However, differently from the current study, previous work both in captivity and in the wild never statistically tested the effect of sex and age. Our results support the effect of age, showing largely that older siblings are dominant over younger ones, but do not support a sex effect of males being dominant over females. Interestingly however, when looking at the frequency of the three main behavioural categories used to calculate dominance relationships in our pack, we found that female– male agonistic interactions were fewer compared to intra-sexual (female–female and male–male) agonistic interactions. In other words, although an overall hierarchy including animals of both sexes was detected, agonistic displays were not so frequently expressed in interactions between females and males. In fact, females showed agonistic behaviours preferentially towards other females and males towards other males. Taking into account this differential pattern of behaviours, we calculated sex-separate linear hierarchies, which, in both cases, showed stronger linearity than the mixed hierarchy. Moreover, dominance relationships appeared to be expressed making use of different behavioural categories in male’s and female’s hierarchies. The best hierarchies (in terms of unidirectionlity, linearity, and transitivity) in females were based on aggressive and submissive interactions, whereas in males, hierarchies based on submission and dominance behaviours showed better indices. Taken together, results suggest that although the pack as a whole shows a clear hierarchical organization, the structure of the hierarchy within each sex is even clearer. Furthermore, it appears that females and males may use different ways to communicate their reciprocal rank when interacting with members of their own sex. Van Hooff & Wensing (1987) found similar results in a family pack of European wolves, where intra-sexual relationships were characterized by a higher intensity of exchange of agonistic behaviour than inter-sexual relationships. An unexpected result is that females, but not males, appeared to use aggression to communicate their reciprocal status in interactions with other females. This result disagrees with most of the studies on hierarchies outlining submission as the best measure of dominance relationships (e.g., Rowell, 1974; Bernstein, 1981; Hand, 1986; Cafazzo et al., 2010. A potential explanation is that in general, aggressive interactions were frequent between individuals of our study pack, potentially due to the data being collected mostly during the breeding season, which starts in January and lasts approximately until April. During this time the hierarchical structure of the pack likely regulates breeding activity, and aggressive interactions may be used to more forcefully maintain the status among individuals. Further studies are needed to ascertain whether indeed the behaviours used to maintain the hierarchy are different during breeding and non-breeding periods. The greater linearity of the hierarchical organization and the differential patterns of behaviours used to maintain it in males and females raises the question about the most appropriate way to characterize the dominance relationships among members of a wolf pack. Are sex-separate hierarchies a better model than all-member hierarchies to describe such relationships? Several authors suggest that separate same-sex hierarchies best describe the social structure of wolf packs (Schenkel, 1947; Rabb, Woolpy & Ginsburg, 1967; Zimen, 1975; Zimen, 1978; Derix et al., 1993; Derix & Vanhooff, 1995). Nevertheless Zimen highlighted the existence of an overall hierarchy with males being dominant over Cafazzo et al. (2016), PeerJ, DOI 10.7717/peerj.2707 18/24females in each age class, which is also the usual model reported in studies of wild wolves (Clark, 1971; Mech, 1999). Unfortunately, as stated above, most of the previous studies carried out both in captivity and in the wild, did not follow a systematic procedure aimed to statistically show the dominance relationships in the pack, which makes a comparative assessment of results difficult. Based on current results, when considering the pack as a whole the hierarchical structure does not show males being dominant over females, but given the stronger linearity indices of separate male and female hierarchies, it would appear that status within sexes may carry an even greater weight than within the mixed sex group.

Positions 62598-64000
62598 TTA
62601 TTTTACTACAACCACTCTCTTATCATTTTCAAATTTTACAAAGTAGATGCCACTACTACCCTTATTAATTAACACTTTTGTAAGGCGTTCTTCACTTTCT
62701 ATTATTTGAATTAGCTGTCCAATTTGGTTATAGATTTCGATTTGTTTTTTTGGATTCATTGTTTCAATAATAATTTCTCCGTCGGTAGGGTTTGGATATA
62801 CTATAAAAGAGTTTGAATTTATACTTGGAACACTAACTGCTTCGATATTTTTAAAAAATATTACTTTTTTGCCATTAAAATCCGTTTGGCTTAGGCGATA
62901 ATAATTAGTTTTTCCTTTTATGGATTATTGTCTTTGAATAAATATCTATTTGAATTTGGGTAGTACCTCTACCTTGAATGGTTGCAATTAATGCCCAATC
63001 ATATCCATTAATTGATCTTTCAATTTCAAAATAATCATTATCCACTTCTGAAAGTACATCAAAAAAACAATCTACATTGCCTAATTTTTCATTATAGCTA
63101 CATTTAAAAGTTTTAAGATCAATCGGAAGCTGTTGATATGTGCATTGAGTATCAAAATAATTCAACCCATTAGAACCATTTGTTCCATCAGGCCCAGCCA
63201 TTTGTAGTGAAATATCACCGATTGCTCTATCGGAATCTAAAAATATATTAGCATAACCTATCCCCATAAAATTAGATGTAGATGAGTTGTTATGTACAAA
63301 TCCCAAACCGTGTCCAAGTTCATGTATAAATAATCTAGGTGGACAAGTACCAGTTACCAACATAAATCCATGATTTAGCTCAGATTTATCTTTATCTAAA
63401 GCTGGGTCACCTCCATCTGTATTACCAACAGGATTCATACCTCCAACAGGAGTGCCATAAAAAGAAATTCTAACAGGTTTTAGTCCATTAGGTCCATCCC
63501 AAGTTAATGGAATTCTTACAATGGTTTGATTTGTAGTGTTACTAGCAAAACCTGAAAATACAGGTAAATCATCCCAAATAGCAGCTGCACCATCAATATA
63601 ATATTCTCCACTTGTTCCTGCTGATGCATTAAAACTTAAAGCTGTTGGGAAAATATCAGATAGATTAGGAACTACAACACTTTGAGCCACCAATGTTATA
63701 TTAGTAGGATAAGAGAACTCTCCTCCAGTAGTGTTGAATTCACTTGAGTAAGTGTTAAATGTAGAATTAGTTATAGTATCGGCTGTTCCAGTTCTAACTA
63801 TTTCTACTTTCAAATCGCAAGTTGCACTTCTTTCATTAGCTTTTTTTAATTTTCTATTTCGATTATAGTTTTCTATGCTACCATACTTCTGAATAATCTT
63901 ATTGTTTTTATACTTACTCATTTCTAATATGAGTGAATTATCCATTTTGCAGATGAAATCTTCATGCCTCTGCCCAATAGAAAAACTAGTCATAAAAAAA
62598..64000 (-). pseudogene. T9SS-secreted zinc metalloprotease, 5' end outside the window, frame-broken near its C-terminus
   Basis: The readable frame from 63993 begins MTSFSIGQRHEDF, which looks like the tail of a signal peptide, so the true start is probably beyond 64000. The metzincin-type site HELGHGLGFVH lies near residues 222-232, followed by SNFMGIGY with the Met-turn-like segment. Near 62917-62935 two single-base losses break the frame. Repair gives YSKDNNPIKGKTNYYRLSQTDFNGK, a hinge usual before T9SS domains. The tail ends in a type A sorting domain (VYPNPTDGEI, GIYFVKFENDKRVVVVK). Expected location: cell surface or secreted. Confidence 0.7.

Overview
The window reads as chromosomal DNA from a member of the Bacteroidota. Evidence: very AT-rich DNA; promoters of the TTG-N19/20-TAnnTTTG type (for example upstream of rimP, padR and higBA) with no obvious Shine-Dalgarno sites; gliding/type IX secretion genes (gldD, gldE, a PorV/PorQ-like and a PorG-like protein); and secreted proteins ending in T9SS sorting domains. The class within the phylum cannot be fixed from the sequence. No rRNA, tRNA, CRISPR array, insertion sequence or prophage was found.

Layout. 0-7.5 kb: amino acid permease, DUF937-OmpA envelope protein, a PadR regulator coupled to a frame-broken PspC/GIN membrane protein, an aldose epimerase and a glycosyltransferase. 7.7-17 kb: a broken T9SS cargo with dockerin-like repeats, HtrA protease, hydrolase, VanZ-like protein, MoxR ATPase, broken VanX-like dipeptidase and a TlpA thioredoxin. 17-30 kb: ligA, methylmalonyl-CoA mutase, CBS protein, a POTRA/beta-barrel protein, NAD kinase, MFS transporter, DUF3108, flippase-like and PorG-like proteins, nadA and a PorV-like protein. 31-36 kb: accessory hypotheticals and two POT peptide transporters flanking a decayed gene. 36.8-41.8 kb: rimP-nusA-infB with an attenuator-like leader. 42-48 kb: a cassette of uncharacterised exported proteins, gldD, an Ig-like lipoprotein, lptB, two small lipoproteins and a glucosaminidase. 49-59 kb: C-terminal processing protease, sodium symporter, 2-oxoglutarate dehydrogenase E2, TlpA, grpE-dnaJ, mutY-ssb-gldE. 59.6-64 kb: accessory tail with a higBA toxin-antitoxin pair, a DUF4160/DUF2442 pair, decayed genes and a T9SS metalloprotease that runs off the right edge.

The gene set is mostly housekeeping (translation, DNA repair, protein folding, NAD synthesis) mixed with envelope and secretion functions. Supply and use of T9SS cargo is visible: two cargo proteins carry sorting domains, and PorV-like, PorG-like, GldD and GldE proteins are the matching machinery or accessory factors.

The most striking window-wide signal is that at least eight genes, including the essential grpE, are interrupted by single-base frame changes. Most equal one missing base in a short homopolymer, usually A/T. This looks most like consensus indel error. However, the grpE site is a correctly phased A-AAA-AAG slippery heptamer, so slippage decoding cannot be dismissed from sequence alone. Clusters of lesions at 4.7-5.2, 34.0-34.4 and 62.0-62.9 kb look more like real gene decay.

A final point to consider is the validity of captive-based studies when attempting to characterize the social structure of a wild species. It is undeniable that studies with wild animals are preferable when exploring such topics; however, it is perhaps interesting to note that in a metanalyses involving 113 studies looking at dominance structures in 85 species (172 groups), Shizuka & McDonald (2015) found that whether studies were conducted in the wild or in a captive setting did not affect results. With such elusive species as wolves, partial reliance on captive studies is probably unavoidable, however future research using the same methodologies adopted here on wild animals would be particularly important to further our understanding of wolves’ social behaviour.
In conclusion, we emphasize the importance of applying a systematic methodology including both age and sex in order to analyse dominance relationships between pack members. Results clearly show that both within each sex and for the pack as a whole, dominance relationships are a meaningful concept, which can be used to describe the structure of a multi-generational family pack of captive wolves. Future studies analysing the potential effects of dominance relationships on other aspects of the animal’s lives will likely help to further establish the importance of this concept to describe the social lives of wolves.
Take Aways as a Dog Trainer
Misunderstanding "dominance" and using it as a physical training technique is at least 20 years out of date
Misunderstanding "dominance" and claiming it isn't relavant behavior or doesn't exist is ALSO out of date (this study is 2016, but studies have been misterpretted since 1999 and earlier).
Normal vs abnormal behaviors when doing evaluations
dominance conflicts with young dogs
conflicts with same sex/age
intact breeding age dog conflicts (especially with females)
Humans playing the role of leader may reduce and show less expressions in "lower ranks".
Reminder that resource guarding falls outside this scope.